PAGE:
Our ears are some of the most sensitive parts of or body – they are responsible for controlling our balance and allowing us to hear sound.
There are many different ear problems that can be diagnosed in both infants and adults.
Middle ear infections – also known as otitis media – are especially common in babies and young children, and they commonly occur after a cold. With a middle ear infection, the ear canal, which is located just behind the eardrum, develops a build-up of pus and/or fluid. Some of the most predominant symptoms of a middle ear infection include earache, discharge coming from the ear, and loss of hearing. A child with an ear infection may also develop a headache, fever, and have trouble sleeping in addition to a loss of appetite. To reduce the pain that is associated with ear infections, Dr. Ali Ghahary recommends giving your child Advil or Tylenol – which is available in chewable tablets or liquid suspension formula. Dr. Ali Ghahary will also prescribe young patients with a course of antibiotics to help rid the infection, and in some cases may also prescribe eardrops.
Earwax blockage is also another common problem that Dr. Ali Ghahary sees in patients. While some individuals are simply prone to earwax blockage, it can also be caused by the use of cotton swabs/q-tips, as this can actually push wax further into your ears and cause injury to the eardrum. For those with recurring earwax buildup, Dr. Ali Ghahary will flush the wax out using a syringe filled with lukewarm water. You can also try some at-home remedies to help soften earwax, such as dropping a few drops of baby or mineral oil into the ear.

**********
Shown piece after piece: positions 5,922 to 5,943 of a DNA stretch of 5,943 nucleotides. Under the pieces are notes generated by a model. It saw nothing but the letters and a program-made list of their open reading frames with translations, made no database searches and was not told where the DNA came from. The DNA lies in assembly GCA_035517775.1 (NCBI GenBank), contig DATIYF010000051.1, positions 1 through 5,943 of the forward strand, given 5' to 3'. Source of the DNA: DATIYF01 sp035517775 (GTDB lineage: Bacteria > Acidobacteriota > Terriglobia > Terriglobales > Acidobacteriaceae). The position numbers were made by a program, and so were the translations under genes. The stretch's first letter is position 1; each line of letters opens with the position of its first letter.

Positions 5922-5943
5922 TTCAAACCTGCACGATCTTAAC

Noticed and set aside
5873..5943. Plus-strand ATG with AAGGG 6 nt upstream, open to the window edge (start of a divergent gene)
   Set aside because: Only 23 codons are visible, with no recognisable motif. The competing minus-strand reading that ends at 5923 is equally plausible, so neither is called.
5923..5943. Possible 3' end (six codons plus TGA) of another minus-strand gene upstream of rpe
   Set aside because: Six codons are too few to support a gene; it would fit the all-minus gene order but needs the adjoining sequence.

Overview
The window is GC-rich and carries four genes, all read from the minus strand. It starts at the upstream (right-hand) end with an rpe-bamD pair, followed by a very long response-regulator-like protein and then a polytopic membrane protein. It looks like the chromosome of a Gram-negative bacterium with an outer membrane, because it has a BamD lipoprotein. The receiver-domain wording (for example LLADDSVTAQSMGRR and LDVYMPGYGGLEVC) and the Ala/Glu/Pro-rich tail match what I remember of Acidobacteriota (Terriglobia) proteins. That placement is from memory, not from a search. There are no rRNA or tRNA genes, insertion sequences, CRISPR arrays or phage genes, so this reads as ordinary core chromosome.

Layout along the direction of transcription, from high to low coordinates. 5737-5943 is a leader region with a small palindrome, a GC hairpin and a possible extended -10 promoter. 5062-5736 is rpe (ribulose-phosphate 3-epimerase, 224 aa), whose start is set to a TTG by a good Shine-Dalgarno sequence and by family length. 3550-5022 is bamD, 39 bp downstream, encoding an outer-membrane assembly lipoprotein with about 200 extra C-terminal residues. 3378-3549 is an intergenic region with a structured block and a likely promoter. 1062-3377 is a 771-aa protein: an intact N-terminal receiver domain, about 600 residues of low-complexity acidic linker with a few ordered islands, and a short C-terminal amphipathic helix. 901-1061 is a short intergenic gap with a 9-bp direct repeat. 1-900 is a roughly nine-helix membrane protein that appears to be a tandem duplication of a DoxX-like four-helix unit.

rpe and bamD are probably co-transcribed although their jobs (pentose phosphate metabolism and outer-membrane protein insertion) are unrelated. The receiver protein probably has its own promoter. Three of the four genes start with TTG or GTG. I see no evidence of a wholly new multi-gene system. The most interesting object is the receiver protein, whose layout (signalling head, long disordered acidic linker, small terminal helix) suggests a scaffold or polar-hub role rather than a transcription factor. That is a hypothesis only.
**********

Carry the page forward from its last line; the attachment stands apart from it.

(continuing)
Inner ear function can also become a problem for older adults, especially those who are elderly. Approximately 50% of individuals between the ages of 60 and 69 will have some type of vestibular dysfunction, 70% for those between the ages of 70 and 79, and 80% for those 80 and above. Hearing loss, for example, can come along with aging, and it can affect one’s life in many different ways, such as talking on the phone or being able to hear your name when it’s called while at the doctor’s office or hospital. Individuals with hearing loss will also usually have to increase the volume on their televisions or radios.
If you suffer from hearing loss, the first thing you should do is see your family doctor. If you do not have a family doctor, there are many physicians at various clinics throughout Vancouver and the Lower Mainland that allow patients to be seen on a walk-in basis, including Dr. Ali Ghahary at Brentwood Medical Clinic in Burnaby.
In order to determine whether your hearing loss is temporary or permanent, Dr. Ali Ghahary will refer patients to an otolaryngologist; a kind of doctor who specializes in problems with the ears, nose and throat.